Medical Billing,Billing Services,Billing Experts,Management
From the Road: Medical Billing May Not Be Enough
June 20, 2014
By: Dave Jakielo, CHBME
Most of us have considered ourselves to be in the Medical Billing Industry for many years, and for decades that has been sufficient. However, now that healthcare is evolving and changing at such a rapid pace, it is probably not enough to just offer "Billing Services" and expect to be a viable company in the future.
The traditional billing services we have offered are becoming more and more automated, such as:
Eligibility Inquiries 270-271
Intelligent Claim Scrubbing Programs
Claim Status 276-277
Claims and Payments 835-837
Given these advances, we now need to move from being known primarily as "Billing Experts" to being recognized as "Management and Billing Experts." Another way of looking at it is that we need to turn the data our clients entrust us with into information that will benefit their practices.
Clients are always complaining about declining reimbursements. Ask yourself "How am I helping them increase revenue or control their cost?" It's unlikely that reimbursement will increase, so the only options they have if they don't want to experience erosion in their take home pay are to offer more profitable services or reduce costs.
Your company should help your clients address both of these areas. Have you ever done a cost analysis for your clients to determine what it "actually" costs them to deliver each of the procedures they provide to their patients? If you haven't, I guarantee you they have overpriced services, breakeven services, and services that are costing them money to deliver.
Once you have gone through the costing exercise, then you can review the payment schedules from each payer they participate with to see what services may need renegotiated or who they may need to drop altogether.
Here is an example of an area where you can turn data into valuable information: try compiling and examining referring physician data. It's not enough to know which doctor is sending your client the most patients, but more importantly who is sending them the profitable patients.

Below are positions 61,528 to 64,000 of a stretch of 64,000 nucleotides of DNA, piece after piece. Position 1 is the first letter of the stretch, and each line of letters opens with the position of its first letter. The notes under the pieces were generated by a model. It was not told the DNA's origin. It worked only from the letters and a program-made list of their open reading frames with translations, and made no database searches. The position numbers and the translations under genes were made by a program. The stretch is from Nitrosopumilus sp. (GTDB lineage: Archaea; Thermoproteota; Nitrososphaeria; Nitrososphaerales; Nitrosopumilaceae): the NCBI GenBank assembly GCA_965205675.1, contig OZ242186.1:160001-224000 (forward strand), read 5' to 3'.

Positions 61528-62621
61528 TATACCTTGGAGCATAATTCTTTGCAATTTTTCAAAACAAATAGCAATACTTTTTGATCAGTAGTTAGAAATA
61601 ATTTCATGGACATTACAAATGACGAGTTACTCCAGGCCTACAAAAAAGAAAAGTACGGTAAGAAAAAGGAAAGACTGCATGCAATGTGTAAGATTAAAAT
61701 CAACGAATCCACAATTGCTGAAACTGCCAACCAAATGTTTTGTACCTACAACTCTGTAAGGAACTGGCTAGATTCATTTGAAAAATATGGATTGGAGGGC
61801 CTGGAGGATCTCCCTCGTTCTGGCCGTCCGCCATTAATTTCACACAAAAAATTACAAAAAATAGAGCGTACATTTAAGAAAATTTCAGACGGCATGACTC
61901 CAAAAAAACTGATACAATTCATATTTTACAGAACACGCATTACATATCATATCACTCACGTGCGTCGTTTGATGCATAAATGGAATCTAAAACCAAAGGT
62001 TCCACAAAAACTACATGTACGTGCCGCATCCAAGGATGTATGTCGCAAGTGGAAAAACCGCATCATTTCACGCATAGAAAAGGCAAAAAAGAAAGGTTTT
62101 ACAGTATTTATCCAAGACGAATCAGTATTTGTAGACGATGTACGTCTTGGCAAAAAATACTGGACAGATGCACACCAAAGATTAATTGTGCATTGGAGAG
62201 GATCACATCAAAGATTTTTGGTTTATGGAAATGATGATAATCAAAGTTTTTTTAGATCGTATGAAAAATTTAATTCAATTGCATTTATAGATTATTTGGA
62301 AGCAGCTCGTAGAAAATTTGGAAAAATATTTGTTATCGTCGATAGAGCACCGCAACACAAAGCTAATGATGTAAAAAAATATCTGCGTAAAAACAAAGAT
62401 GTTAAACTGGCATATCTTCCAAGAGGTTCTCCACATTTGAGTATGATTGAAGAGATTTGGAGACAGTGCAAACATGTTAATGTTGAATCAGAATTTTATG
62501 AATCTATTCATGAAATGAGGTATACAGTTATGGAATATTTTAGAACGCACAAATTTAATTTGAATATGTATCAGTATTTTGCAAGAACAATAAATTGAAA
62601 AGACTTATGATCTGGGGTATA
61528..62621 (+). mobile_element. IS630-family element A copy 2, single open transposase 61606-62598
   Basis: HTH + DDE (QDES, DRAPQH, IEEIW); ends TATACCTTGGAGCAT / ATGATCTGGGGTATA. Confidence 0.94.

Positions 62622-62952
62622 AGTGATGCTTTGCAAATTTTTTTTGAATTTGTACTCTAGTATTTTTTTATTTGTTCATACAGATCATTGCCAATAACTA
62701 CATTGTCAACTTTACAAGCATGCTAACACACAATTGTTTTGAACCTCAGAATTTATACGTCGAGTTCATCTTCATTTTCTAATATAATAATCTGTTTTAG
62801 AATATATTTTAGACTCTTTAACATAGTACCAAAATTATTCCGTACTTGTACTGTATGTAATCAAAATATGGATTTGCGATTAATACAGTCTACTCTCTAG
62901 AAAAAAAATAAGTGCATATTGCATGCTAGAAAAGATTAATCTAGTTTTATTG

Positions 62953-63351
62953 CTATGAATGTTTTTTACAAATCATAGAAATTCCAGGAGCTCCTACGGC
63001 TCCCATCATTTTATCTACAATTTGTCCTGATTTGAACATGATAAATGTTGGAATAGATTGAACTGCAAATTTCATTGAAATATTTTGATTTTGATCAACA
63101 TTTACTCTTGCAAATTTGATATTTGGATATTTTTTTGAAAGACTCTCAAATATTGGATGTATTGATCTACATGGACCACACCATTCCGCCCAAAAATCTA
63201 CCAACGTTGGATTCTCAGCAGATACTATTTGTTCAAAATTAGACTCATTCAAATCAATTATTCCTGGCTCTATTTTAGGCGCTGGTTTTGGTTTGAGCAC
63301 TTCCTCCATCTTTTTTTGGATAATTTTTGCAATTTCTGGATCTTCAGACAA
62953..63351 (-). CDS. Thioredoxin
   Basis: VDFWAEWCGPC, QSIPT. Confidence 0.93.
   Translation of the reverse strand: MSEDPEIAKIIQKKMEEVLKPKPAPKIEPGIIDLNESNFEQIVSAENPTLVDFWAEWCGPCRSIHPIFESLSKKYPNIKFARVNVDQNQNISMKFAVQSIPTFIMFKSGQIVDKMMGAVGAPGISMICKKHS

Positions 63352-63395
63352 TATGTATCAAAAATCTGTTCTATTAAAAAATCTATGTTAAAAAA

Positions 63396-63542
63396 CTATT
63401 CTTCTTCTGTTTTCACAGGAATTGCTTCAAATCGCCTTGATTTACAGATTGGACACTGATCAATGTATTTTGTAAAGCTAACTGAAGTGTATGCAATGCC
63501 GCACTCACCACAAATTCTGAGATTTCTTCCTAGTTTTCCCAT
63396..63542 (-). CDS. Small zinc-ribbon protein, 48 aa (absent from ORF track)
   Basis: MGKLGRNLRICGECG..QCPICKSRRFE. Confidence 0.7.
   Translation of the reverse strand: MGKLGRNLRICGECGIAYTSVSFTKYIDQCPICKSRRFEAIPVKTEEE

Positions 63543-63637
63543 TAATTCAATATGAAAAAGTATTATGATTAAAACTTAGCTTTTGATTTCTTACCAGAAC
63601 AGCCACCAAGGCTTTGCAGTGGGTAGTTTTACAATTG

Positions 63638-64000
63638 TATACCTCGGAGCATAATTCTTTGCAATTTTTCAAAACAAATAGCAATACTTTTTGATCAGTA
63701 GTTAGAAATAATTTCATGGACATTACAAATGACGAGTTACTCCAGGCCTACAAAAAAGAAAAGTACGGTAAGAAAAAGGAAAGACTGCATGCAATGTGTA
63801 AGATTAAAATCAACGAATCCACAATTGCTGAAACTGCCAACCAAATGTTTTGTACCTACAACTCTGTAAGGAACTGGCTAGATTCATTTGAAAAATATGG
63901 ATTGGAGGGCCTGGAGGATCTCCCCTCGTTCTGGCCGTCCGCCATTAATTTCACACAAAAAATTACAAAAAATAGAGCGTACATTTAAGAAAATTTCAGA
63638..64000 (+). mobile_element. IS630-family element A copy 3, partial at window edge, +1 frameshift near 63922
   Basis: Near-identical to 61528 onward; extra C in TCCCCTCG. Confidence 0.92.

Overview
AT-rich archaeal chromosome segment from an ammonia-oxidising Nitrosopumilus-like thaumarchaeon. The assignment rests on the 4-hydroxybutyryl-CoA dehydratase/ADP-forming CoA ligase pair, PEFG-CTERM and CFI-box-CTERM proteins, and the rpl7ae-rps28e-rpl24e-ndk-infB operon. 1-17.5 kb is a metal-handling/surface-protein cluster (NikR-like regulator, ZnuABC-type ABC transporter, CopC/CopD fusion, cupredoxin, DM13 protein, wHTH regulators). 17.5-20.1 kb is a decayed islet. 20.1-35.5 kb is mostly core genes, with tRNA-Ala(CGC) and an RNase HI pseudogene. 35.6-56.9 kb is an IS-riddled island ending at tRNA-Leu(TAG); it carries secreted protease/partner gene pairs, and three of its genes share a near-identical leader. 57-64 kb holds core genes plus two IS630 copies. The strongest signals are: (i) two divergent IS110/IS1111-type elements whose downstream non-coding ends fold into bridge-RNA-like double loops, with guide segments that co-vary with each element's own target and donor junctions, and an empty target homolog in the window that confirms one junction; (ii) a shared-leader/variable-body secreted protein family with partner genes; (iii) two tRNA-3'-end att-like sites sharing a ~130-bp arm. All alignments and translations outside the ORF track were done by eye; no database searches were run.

I once knew a doctor who always went out of his way to squeeze in patients from his friend who sent him a high volume of referrals. He would stay late if necessary because he didn't want to disappoint his high-referring friend. However, upon examining the data, it was found that of the patients he was referring to my client, all had the same low-paying coverage.
I called the referring doctor's office to ask how they could have a sustainable practice by only seeing patients with this low-paying coverage and the person I spoke to said, "We don't only see patients with that coverage." So I asked why all the referrals we received from their office always had that coverage and she responded, "Oh, patients with that coverage are always referred to his brother-in-law's practice."
The above is just one example of how you could make yourself more valuable to your clients.
A few other examples are:
Provide feedback on how well their staff is collecting copays and deductibles. Not only does this improve the practice's cash flow, but it reduces your patient billing and collecting costs.
Prepare E&M coding comparison charts showing each individual provider in the practice. I have seen an instance where one doctor only billed a level 3 for every patient, thinking that would protect him from ever getting audited and he reasoned that using a 3 for every patient would balance things out in the long run. What a compliance nightmare for the practice and the billing company.
Examining the patient cancellation report can lead to some interesting patterns and findings. One practice I was working with discovered that a majority of their cancellations, although sporadic, occurred at the end of the day. What was later discovered was that the doctor would run behind schedule on the days he made rounds at the nursing home before office hours. This would cause the staff to have to stay later by an hour or more to get through the schedule. So if anyone on the staff had a commitment the evening of a nursing home day, they would simply fill the schedule with fictitious patients in the afternoon to ensure they could get out on time.
These are just a few examples of how you can become extremely valuable to your clients. Doing "billing," while extremely important, isn't enough in today's challenging environment. Remember: it's not the data; it's the information that will make you indispensable to your clients.
Dave Jakielo, CHBME, is an International Speaker, Consultant, Executive Coach, and Author, and is President of Seminars & Consulting. Dave has been helping Companies grow and improve their profitability for over 4 Decades. Sign up for his FREE weekly Success Tips at www.Davespeaks.com. Dave can be reached via email Dave@Davespeaks.com; phone 412-921-0976.